27. Hauselberger KF, Alford RA (2005) Effects of season and weather on calling in the Australian microhylid frog Austrochaperina robusta. Herpetologica 61:349–363CrossRefGoogle Scholar
  28. Illes AE, Yunes-Jimenez L (2009) A female songbird out-sings male conspecifics during simulated territorial intrusions. Proc R Soc Lond B 276:981–986CrossRefGoogle Scholar
  29. Inger RF, Voris HK (1988) Taxonomic status and reproductive biology of Bornean tadpole-carrying frogs. Copeia 1988:1060–1061CrossRefGoogle Scholar
  30. Inger RF, Voris HK, Walker P (1986) Larval transport in a Bornean ranid frog. Copeia 1986:523–525CrossRefGoogle Scholar
  31. Judge KA, Swanson SJ, Brooks RJ (2000) Rana catesbeiana (Bullfrog): female vocalization. Herpetol Rev 31:236–237Google Scholar
  32. Kaefer IL, Montanarin A, da Costa RS, Lima AP (2012) Temporal patterns of reproductive activity and site attachment of the brilliant-thighed frog Allobates femoralis from Central Amazonia. J Herpetol 46:549–554CrossRefGoogle Scholar
  33. Kokko H, Jennions MD (2008) Parental investment, sexual selection, and sex ratios. J Evol Biol 21:919–948CrossRefPubMedGoogle Scholar
  34. Krishna S, Krishna S (2005) Female courtship calls of the litter frog (Rana curtipes) in the tropical forests of Western Ghats, South India. Amphibia-Reptilia 26:431–435CrossRefGoogle Scholar
  35. Marquez R, Verrell PA (1991) The courtship and mating of the Iberian midwife toad Alytes cisternasii (Amphibia: Anura: Discoglossidae). J Zool 225:125–139CrossRefGoogle Scholar
  36. Matsui M (1995) Calls produced by a “voiceless” frog, Rana blythi Boulenger 1920, from Peninsular Malaysia (Amphibia, Anura). Trop Zool 8:325–331CrossRefGoogle Scholar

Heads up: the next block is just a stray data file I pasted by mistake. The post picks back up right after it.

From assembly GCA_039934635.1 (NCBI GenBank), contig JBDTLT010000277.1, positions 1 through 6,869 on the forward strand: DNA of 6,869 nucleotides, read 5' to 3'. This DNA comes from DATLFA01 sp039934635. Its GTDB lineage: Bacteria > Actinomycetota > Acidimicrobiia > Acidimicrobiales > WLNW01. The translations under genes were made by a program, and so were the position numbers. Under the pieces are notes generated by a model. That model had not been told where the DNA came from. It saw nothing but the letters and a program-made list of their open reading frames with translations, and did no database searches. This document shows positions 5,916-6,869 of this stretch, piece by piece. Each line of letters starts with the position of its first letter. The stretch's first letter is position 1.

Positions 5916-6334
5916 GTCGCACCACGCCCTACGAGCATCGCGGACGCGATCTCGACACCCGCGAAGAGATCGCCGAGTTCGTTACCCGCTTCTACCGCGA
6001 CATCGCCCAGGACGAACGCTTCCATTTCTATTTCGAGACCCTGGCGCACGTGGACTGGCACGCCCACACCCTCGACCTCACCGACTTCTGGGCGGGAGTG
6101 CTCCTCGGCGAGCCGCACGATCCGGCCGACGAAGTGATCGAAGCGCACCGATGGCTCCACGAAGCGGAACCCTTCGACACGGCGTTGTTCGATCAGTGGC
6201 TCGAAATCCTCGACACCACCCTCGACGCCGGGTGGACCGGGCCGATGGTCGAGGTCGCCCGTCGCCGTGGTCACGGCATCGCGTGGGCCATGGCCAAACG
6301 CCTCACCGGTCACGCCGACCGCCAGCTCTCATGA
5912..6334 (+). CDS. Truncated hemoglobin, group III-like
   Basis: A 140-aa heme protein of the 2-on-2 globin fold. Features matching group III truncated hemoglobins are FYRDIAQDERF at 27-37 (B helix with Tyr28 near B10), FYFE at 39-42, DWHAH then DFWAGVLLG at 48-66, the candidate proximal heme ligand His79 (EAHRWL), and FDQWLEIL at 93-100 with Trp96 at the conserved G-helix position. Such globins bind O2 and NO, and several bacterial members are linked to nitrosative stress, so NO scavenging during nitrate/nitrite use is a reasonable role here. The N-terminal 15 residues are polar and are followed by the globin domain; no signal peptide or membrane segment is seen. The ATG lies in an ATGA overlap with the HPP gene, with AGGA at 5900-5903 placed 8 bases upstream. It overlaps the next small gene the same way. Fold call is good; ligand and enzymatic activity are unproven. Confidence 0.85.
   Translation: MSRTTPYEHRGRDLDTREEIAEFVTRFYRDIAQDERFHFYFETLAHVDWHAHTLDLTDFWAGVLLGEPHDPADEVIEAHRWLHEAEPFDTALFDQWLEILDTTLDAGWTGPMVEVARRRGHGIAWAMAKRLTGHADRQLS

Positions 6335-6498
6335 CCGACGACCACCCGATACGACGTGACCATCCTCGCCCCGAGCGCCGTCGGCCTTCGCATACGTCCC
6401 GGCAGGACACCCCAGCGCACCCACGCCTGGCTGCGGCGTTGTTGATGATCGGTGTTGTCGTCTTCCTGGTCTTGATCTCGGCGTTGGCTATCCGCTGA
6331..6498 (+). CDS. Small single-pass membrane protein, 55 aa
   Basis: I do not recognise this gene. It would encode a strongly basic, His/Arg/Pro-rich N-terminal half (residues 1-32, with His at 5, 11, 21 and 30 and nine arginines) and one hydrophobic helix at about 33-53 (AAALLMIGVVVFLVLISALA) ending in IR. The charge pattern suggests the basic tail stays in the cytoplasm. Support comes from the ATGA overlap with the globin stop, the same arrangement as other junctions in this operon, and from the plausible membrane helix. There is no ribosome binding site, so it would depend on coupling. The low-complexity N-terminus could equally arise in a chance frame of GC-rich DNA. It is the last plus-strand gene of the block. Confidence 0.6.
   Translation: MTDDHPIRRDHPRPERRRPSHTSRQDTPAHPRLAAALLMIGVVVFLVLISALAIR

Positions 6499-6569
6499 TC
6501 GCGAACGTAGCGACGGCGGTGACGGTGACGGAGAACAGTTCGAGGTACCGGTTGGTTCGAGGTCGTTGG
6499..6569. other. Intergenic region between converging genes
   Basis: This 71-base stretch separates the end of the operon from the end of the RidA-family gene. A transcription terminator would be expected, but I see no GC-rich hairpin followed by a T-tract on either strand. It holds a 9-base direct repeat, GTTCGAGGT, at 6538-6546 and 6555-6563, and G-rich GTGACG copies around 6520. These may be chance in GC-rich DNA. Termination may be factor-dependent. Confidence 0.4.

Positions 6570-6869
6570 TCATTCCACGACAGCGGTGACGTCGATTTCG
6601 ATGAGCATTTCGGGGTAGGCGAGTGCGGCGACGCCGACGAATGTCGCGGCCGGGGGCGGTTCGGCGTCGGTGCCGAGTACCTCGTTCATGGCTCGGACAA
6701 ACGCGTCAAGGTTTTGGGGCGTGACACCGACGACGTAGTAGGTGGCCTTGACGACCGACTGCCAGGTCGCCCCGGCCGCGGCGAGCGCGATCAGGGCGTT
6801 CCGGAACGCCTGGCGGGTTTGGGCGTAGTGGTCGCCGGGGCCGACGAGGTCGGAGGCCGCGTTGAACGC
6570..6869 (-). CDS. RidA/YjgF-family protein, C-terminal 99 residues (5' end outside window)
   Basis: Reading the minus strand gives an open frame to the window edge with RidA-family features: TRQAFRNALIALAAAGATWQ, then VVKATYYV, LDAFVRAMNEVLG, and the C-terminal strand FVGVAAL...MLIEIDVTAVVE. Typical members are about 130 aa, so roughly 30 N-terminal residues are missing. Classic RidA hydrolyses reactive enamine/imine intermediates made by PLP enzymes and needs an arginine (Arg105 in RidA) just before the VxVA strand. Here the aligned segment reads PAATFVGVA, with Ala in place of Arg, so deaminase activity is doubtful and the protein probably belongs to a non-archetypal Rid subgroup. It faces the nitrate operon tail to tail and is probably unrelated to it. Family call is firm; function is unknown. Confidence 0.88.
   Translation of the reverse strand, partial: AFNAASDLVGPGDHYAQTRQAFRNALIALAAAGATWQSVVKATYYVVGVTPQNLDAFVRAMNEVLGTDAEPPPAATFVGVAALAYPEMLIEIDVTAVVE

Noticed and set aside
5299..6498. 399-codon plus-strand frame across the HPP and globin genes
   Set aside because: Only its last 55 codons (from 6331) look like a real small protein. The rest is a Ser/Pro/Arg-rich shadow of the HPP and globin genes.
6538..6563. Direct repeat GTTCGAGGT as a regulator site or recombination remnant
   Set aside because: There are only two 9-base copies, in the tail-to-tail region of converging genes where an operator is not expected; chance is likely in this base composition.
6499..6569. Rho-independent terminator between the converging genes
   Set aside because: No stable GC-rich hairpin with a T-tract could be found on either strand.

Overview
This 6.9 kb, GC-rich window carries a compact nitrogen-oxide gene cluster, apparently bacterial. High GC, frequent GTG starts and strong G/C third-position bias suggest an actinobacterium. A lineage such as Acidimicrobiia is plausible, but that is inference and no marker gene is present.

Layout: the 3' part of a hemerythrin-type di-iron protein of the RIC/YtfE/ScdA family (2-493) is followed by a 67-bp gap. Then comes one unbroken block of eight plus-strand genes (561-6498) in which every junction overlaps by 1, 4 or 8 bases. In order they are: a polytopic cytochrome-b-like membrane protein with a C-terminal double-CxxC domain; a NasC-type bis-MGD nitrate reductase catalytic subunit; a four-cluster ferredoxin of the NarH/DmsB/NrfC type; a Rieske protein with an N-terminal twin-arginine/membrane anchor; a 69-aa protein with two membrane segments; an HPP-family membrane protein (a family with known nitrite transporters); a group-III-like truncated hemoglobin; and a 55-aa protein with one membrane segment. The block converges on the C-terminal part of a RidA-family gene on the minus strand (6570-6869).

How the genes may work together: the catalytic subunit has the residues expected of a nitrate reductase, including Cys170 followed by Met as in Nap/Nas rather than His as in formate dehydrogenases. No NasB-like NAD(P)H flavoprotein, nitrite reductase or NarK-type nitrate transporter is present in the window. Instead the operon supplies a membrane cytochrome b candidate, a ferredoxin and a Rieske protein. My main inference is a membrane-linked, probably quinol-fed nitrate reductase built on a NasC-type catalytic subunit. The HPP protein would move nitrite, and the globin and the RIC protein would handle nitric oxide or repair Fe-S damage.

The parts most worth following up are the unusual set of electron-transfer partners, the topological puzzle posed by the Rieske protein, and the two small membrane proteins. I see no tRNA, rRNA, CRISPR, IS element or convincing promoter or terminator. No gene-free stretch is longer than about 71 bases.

37. Monteiro N, Carneiro D, Antunes A, Queiroz N, Vieira M, Jones A (2017) The lek mating system of the worm pipefish (Nerophis lumbriciformis): a molecular maternity analysis and test of the phenotype-linked fertility hypothesis. Mol Ecol 26:1371–1385CrossRefPubMedGoogle Scholar
  38. Orlov NL (1997) Breeding behavior and nest construction in a Vietnam frog related to Rana blythi. Copeia 1997:464–465CrossRefGoogle Scholar
  39. Pettitt BA, Bourne GR, Bee MA (2013) Advertisement call variation in the golden rocket frog (Anomaloglossus beebei): evidence for individual distinctiveness. Ethology 119:244–256CrossRefGoogle Scholar
  40. Price JJ, Yunes-Jimenez L, Osorio-Beristain M (2008) Sex-role reversal in song? Females sing more frequently than males in the streak-backed oriole. Condor 110:387–392CrossRefGoogle Scholar
  41. Price JJ, Lanyon SM, Omland KE (2009) Losses of female song with changes from tropical to temperate breeding in the New World blackbirds. Proc R Soc Lond B 276:1971–1980CrossRefGoogle Scholar
  42. Rebar D, Bailey NW, Zuk M (2009) Courtship song’s role during female mate choice in the field cricket Teleogryllus oceanicus. Behav Ecol 20:1307–1314CrossRefGoogle Scholar
  43. Rodríguez RL, Sullivan LE, Cocroft RB (2004) Vibrational communication and reproductive isolation in the Enchenopa binotata species complex of treehoppers (Hemiptera: Membracidae). Evolution 58:571–578CrossRefPubMedGoogle Scholar
  44. Roithmair ME (1994) Male territoriality and female mate selection in the dart-poison frog Epipedobates trivittatus (Dendrobatidae, Anura). Copeia 1994:107–115CrossRefGoogle Scholar
  45. Rowley JJL, Le DTT, Hoang HD, Altig R (2014) The breeding behaviour, advertisement call and tadpole of Limnonectes dabanus (Anura: Dicroglossidae). Zootaxa 3881:195–200CrossRefPubMedGoogle Scholar